Tutored tasting – mushrooms

26 August 2011 by

Known as the meat of the vegetable world, edible mushrooms are used extensively in many cuisines. While there are farms cultivating mushrooms, foraging for wild mushrooms remains a popular activity for many chefs.

All fresh wild mushrooms are seasonal and are greatly influenced by weather patterns in the areas they are grown, and expected harvests can vary widely from year to year. Prices will also vary from season to season in response to supply and demand from the worldwide market.

"Not only do mushrooms have nutritional value, every species of mushroom has its own unique taste and adds another dimension to a dish in terms of texture," says Jamie Sinclair, client relationship manager at Chef's Connection, a New Covent Garden Market catering distributor. "If you cook a mushroom well, its flavour will be remembered."

Chef's Connection recently organised a tasting for chefs to cook several mushroom species, supplied by Mushroom Man, and discuss their flavour and other properties. Jamie Sinclair from Chef's Connection guides us through some popular varieties.


Properties Delicate apricot aroma

Usage On its own or in a mixed mushroom dish or with meat or fish

Notes This versatile mushroom gives colour to sauces and the overall appearance of a dish. Scottish girolles are available in the UK from July to November.


Properties Intense earthy flavour, pitted honeycomb-like surface, hollow inside

Usage In sauces and stews; suitable for stuffing

Notes They grow in dry, sandy areas, so it's important to wash them well to get rid of any grit.


Properties Very firm bite, meaty texture

Usage Especially good with lamb, pork and fish

Notes Popular in Asian dishes, also known as King Oyster


Properties They have an excellent flavour which can enhance almost any dish

Usage Should be cooked and eaten whole

Notes Enoki means winter mushroom, so-called because they can grow at temperatures as low as 1 or 2°C.


Properties Nutty flavour, meaty texture

Usage In salads, pasta dishes, sauces, quiches, casseroles, soups and omelettes

Notes This brown mushroom is one of the most flavoursome and has a rich, earthy taste.


Properties Meaty flavour

Usage Can be sautéd, broiled, baked, grilled or stir-fried; or thinly sliced and used raw in salads

Notes Usually cooked, but can be eaten raw, when it has a faint peppery bite


Properties Firm, slightly crunchy texture, slightly nutty flavour

Usage In stir-fries; with wild game or seafood; in soups, stews and sauces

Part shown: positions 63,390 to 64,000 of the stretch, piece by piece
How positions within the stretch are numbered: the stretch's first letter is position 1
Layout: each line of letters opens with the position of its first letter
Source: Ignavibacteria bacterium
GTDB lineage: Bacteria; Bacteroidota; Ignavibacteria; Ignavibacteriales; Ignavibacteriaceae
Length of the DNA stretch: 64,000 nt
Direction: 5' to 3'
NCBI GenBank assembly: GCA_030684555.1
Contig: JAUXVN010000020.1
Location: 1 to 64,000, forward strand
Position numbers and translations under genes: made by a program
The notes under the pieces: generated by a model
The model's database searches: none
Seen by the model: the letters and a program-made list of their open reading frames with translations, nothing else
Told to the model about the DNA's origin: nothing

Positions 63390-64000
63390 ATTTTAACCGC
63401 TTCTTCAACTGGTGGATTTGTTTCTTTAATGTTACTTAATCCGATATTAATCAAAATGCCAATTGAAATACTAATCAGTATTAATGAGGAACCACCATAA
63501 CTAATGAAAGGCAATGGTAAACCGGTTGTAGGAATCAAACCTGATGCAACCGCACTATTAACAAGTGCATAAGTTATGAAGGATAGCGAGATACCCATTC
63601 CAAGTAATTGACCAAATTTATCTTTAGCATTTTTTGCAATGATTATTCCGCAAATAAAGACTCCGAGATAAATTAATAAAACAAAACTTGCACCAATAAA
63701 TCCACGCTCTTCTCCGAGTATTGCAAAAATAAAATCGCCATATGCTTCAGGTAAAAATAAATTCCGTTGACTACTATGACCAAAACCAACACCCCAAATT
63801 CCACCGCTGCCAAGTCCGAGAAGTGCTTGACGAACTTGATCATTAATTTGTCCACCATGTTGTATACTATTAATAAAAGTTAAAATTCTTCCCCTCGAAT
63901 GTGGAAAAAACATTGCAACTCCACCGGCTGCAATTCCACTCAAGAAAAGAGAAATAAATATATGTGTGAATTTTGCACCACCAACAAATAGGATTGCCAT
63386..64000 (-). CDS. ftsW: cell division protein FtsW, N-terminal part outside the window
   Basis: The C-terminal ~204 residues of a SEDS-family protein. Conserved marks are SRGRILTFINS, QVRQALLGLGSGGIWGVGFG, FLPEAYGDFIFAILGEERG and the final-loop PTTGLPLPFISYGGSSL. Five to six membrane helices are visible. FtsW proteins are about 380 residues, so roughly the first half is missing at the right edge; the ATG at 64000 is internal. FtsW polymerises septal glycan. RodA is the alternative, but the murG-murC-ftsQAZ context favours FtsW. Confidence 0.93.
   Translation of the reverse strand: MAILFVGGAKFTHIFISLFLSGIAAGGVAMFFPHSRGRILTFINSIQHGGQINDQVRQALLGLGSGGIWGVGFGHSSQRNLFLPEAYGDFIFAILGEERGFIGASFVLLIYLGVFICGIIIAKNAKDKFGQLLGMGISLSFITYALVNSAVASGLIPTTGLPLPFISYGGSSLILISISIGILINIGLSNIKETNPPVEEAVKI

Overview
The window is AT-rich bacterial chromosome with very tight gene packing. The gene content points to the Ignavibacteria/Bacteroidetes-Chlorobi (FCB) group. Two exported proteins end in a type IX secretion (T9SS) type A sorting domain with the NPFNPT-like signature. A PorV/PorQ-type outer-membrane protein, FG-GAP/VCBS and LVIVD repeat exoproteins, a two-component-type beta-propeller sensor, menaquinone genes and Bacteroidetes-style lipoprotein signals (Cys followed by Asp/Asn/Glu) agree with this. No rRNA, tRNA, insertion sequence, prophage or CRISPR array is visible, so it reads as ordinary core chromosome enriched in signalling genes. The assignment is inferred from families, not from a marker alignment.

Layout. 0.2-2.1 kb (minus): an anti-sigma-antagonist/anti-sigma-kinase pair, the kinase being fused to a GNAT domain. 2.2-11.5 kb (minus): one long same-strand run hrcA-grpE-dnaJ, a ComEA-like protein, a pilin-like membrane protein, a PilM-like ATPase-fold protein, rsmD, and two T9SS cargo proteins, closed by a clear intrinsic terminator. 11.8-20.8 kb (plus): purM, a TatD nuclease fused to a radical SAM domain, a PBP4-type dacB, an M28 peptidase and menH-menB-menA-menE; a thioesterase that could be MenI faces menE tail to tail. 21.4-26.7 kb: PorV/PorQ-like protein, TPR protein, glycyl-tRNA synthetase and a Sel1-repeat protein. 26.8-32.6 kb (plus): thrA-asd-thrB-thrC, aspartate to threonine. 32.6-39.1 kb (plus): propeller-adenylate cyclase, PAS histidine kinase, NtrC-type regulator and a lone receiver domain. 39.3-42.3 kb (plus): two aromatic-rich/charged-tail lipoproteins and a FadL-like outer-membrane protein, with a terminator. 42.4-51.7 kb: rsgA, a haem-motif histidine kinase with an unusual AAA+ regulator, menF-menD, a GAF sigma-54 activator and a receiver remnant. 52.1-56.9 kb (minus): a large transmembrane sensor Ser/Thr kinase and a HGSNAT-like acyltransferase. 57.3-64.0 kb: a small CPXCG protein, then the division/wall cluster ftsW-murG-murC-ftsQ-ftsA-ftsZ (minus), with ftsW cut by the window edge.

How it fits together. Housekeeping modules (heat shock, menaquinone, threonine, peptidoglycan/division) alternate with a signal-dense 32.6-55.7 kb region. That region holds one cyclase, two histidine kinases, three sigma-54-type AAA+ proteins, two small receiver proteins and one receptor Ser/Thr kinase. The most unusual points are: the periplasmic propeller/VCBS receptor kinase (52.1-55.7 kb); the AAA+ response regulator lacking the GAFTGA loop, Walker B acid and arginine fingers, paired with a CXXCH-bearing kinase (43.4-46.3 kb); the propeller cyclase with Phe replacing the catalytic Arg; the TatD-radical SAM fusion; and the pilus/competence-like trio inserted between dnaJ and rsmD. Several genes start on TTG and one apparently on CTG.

Notes This mushroom should be cooked whole, as most of the flavour is in its long, slim stem.


Properties Robust, meaty texture

Usage Good for roasting, baking and stuffing

Notes These large, flat, dark open-capped mushrooms are great for barbecuing.


Properties Delicate flavour, soft, seafood-like texture

Usage In stir-fries, pasta and risotto

Notes The flesh of the yellow oyster mushroom is much more fragile than that of the grey or pink oyster, and its vibrant colour is reduced slightly during the cooking process.


Properties Strong fragrance, dense texture, distinctive meaty flavour

Usage With strongly flavoured vegetables such as onions and leeks

Notes The blue stem gives this mushroom its name, meaning "blue foot", and it can be used in both sweet and savoury dishes.


John Tremayne, sous chef, the Gun, Docklands, London E14

"There's no waste on a mushroom. You can use the stems and heads, and they have such complex flavours. The pied bleu is a densely textured mushroom that has a real piney, wood flavour. It can be paired with meat and fish with similar dense textures, such as beef, venison, turbot or brill.

"With their delicate nutty, straw-like taste, girolles work well with leeks in a little gratin with cream and garlic, but don't soak them when you clean them. Morels have quite a delicate flavour, sweeter and a bit perfumey at the end, and can be paired with other jewels of spring such as asparagus or with good rare-breed pork."

Julian Marshall, executive chef, the Bleeding Heart restaurant, Farringdon, London EC1

"I love using wild mushrooms for a mushroom consommé: just garnished with some fresh herbs, it has fantastic flavour. Yellow oyster is a good-looking mushroom with a nice earthy flavour and works well in sauce and risotto. Also, they're easy to prep - you don't need a knife as they can be torn by hand.

"Commonly found in Korea, shimeji have a slight yeasty smell to them when raw and a strong flavour and a nice shape when cooked. They suit Oriental-style flavours and are lovely for garnish. Eyringii mushrooms are very clean and easy to use, with a nice texture. However, they're not very strong in flavour, so need a little help with some garlic and shallots."

Nick Cuadrado, executive chef, INC Group, Madison restaurant, St Paul's, London EC4

"Mushrooms are great just cooked simply. The chestnut is a versatile mushroom that holds its shape well. It has a lovely flavour and comes fairly cheap so it's a good all-rounder and great for GP. I use them for soup and risotto. Yellow oyster mushrooms make an excellent base for mushroom duxelle, served with or on toast.

"Shiitake has a meaty texture and great flavour and works well in creamed spinach for egg Florentine. I keep the stalks back for mushroom stock."


Chef's Connection020 7627 4809Mushroom Man020 7720 1120New Covent Garden Market020 7720 2211Wild Harvest020 7498 5397

Greenhill Mushrooms 020 7720 8681

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